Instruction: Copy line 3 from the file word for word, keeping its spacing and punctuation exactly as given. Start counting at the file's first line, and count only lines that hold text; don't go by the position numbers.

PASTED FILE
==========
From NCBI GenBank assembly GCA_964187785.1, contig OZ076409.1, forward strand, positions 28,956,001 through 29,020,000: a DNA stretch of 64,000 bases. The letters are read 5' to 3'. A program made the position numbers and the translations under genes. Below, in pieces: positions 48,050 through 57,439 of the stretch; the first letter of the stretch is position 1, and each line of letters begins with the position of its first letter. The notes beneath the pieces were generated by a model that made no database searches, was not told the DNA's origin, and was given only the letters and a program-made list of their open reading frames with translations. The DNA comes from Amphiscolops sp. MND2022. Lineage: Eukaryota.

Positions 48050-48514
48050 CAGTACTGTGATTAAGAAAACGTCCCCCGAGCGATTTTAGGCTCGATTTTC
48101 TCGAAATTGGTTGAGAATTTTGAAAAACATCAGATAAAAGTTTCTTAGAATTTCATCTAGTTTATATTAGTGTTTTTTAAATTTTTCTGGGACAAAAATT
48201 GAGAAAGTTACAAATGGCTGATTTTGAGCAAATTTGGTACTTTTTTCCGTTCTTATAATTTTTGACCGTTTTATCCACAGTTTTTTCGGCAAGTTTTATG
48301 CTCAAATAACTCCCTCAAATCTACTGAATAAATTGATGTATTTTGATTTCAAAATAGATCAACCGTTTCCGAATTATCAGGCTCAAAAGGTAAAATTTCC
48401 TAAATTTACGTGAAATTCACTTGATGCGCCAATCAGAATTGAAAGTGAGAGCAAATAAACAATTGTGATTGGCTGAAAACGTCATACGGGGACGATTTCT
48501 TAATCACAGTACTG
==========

48050 CAGTACTGTGATTAAGAAAACGTCCCCCGAGCGATTTTAGGCTCGATTTTC